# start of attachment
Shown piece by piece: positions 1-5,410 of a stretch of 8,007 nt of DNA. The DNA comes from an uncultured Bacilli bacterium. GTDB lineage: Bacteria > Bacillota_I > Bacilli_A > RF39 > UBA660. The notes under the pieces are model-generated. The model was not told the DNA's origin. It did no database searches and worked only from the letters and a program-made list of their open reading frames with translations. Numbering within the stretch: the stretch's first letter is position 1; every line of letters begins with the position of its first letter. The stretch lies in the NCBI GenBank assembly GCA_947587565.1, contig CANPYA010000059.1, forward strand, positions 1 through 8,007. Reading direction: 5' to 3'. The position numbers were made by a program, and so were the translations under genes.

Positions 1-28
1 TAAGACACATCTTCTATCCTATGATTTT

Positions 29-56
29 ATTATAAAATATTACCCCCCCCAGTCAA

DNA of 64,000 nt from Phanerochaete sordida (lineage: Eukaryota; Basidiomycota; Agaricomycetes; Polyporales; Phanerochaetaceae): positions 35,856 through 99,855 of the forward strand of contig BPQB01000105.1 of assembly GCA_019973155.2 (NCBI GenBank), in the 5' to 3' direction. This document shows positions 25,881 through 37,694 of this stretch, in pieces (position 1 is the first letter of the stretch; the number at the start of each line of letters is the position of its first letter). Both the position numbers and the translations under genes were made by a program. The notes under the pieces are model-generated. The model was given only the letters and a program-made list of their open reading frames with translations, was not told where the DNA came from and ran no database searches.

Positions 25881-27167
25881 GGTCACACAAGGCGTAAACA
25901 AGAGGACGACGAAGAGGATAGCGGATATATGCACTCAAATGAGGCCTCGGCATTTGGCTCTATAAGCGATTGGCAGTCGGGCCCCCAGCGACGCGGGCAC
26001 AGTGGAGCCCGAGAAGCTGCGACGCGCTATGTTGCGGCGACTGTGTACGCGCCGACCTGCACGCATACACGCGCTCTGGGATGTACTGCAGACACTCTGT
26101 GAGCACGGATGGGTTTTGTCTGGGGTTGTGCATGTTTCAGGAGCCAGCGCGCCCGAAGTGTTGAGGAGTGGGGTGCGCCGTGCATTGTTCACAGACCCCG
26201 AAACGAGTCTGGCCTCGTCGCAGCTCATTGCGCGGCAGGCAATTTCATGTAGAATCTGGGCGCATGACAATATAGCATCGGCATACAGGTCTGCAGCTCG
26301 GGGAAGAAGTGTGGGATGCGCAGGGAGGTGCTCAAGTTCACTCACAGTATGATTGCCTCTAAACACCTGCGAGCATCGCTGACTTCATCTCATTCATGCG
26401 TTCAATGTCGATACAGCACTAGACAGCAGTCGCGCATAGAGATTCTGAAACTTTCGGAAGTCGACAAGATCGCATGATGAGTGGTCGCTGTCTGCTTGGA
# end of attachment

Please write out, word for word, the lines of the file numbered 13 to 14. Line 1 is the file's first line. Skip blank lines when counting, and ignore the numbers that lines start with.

26301 GGGAAGAAGTGTGGGATGCGCAGGGAGGTGCTCAAGTTCACTCACAGTATGATTGCCTCTAAACACCTGCGAGCATCGCTGACTTCATCTCATTCATGCG
26401 TTCAATGTCGATACAGCACTAGACAGCAGTCGCGCATAGAGATTCTGAAACTTTCGGAAGTCGACAAGATCGCATGATGAGTGGTCGCTGTCTGCTTGGA